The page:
Sleep Problems in Middle Adulthood

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Written by Kristina Diaz

Reviewed by Dr. Michael Breus

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As people get older, sleep patterns change, which can create a variety of sleep problems. For example, some people start having trouble falling asleep or staying asleep, while others find themselves waking up earlier than desired in the morning.

Experts suggest middle-aged adults get at least seven hours of sleep every night. But changes during middle adulthood may cause people to get less sleep overall and spend a smaller proportion of time in deep sleep, a sleep stage that helps a person wake feeling refreshed. 

What Sleep Problems Can Occur in Middle Adulthood?

A variety of sleep issues become more likely as a person reaches middle adulthood, which is often roughly defined as ages 40 to 60 years old.

  • Reduced total sleep time: People spend decreasing amounts of time asleep as they grow from childhood to middle adulthood. People tend to sleep about 10 minutes less with each decade they age.
  • Earlier wakings: As a result of changing circadian rhythms, people tend to wake up earlier as they grow older. This can make them feel tired earlier in the evening.
  • More daytime naps: Adults of all ages nap for about the same length of time, but the older a person is, the more naps they are likely to take.
  • Increased nighttime awakenings: People experience more brief awakenings during sleep as they age, which means they spend more time awake in bed after falling asleep. 
  • Reduced deep sleep: As a person grows older, they spend less time in deep sleep. This can affect how refreshed a person feels when they rise in the morning. Men may be especially prone to spending less time in deep sleep as they age.

People of all genders experience more sleep problems with age. Multiple factors play a role in the sleep problems of middle adulthood, such as weight gain, medication side effects, mood changes, and other health issues, which all become more common during this time of life. 

Although sleep problems can affect anyone during middle adulthood, people who menstruate tend to experience more issues. Sleep troubles often occur during perimenopause and menopause, which begins around age 45 to 55. 

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What Are Adult Sleep Patterns by Age?

Experts recommend that adults 18 years of age and older get seven hours of sleep or more a night. Despite needing the same amount of sleep throughout the adult years, young and older adults have different sleep behaviors.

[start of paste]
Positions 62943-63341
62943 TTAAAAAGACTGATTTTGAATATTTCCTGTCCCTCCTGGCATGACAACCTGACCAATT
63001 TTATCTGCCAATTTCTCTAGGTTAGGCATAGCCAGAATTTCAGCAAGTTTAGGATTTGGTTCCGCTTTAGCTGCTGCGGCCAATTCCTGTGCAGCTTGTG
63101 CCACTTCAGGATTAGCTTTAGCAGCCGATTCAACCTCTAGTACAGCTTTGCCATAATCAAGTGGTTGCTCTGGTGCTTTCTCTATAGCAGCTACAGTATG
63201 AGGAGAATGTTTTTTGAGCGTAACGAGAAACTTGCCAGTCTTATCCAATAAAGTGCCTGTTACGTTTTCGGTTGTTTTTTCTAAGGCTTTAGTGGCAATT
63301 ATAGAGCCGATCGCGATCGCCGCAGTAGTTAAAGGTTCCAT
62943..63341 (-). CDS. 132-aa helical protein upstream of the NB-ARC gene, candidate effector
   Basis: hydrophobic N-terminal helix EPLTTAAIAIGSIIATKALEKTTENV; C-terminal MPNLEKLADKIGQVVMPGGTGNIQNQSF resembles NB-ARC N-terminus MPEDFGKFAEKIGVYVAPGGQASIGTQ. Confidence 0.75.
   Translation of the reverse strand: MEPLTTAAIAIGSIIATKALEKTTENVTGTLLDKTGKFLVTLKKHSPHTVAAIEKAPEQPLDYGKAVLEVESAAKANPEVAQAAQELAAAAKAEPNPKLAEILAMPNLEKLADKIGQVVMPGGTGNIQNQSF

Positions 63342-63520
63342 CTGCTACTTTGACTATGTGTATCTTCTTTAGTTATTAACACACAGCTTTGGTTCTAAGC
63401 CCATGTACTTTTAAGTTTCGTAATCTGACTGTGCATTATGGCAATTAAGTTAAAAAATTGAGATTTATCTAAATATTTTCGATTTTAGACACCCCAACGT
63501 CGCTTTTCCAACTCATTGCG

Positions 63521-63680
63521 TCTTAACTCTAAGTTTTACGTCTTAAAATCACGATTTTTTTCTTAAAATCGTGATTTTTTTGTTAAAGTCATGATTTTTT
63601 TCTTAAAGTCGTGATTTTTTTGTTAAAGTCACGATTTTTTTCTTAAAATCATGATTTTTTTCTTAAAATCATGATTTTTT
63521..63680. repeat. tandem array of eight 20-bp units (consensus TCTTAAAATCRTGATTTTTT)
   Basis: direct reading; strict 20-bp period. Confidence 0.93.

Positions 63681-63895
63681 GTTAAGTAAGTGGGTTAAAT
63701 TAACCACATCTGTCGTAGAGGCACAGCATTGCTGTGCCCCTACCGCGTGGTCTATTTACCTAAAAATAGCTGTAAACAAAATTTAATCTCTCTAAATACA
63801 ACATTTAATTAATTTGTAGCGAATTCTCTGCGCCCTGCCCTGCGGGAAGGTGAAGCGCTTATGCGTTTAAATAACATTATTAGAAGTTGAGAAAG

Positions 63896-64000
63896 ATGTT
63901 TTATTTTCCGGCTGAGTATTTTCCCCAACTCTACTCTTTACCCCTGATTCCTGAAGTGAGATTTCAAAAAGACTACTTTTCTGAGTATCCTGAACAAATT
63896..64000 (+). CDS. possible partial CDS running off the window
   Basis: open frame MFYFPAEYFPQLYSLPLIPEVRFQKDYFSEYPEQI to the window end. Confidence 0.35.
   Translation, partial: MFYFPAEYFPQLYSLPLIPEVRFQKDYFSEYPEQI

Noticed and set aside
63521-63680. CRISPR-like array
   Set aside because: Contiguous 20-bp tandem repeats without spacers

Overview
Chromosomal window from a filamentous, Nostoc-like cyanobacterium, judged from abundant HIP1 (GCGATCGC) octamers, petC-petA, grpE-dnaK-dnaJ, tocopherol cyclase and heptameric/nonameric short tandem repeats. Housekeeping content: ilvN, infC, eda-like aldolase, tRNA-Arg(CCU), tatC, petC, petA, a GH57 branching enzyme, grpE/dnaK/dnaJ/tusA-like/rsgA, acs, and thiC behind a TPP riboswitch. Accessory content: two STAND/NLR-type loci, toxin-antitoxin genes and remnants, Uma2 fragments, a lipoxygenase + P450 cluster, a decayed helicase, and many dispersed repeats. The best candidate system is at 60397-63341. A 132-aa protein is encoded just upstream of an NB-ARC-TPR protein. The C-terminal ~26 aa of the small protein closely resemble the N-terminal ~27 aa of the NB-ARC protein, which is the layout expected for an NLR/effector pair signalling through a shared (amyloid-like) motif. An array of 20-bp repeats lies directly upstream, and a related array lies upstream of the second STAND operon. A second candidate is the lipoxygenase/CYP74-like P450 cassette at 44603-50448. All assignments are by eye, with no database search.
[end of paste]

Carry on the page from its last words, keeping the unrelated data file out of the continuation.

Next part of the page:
• Young adulthood: Young adults generally sleep more compared to those in middle and older adulthood. The tendency to want to stay up later at night and sleep in mornings peaks in late teens or early 20s, then people slowly begin going to bed and waking up earlier. Young adults are also better able to handle sleep schedule changes.
  • Middle adulthood: People in middle adulthood sleep less than young adults, but more than older adults. Between ages 30 and 60, people begin to wake up more during the night and spend more time awake in bed. In middle adulthood, people may start experiencing more sleep troubles due to hormonal changes.
  • Older adulthood: Older adults sleep less at night than those in either young or middle adulthood. Those in older adulthood also tend to go to bed earlier and wake up earlier in the morning, sometimes earlier than they would like. They also tend to take naps more often than young and middle adults do.

What Factors Cause Sleep Disturbances in Middle Age?

Middle-aged adults face a number of changes in their health that can affect sleep. For example, hormonal changes, weight gain, and an increase in medical conditions and medication use can alter sleep. People are also more likely to develop sleep disorders as they age, leading to reduced sleep quality and quantity

Hormonal Changes

As people age, changing hormone levels in the body can affect how they sleep.

  • Growth hormone: Growth hormone, which helps tissues and bones grow, reaches its highest levels in the body during adolescence and significantly diminishes during young and middle adulthood. A decline in growth hormone may lessen the amount of time spent in deep sleep.
  • Testosterone: In people assigned male at birth, testosterone plays a significant role in many functions, including fat distribution, bone mass, libido, and producing red blood cells. Testosterone begins to decrease in men around 30 years old. Decreasing testosterone levels associated with aging may relate to interruptions in sleep and may decrease the amount of rapid eye movement (REM) sleep.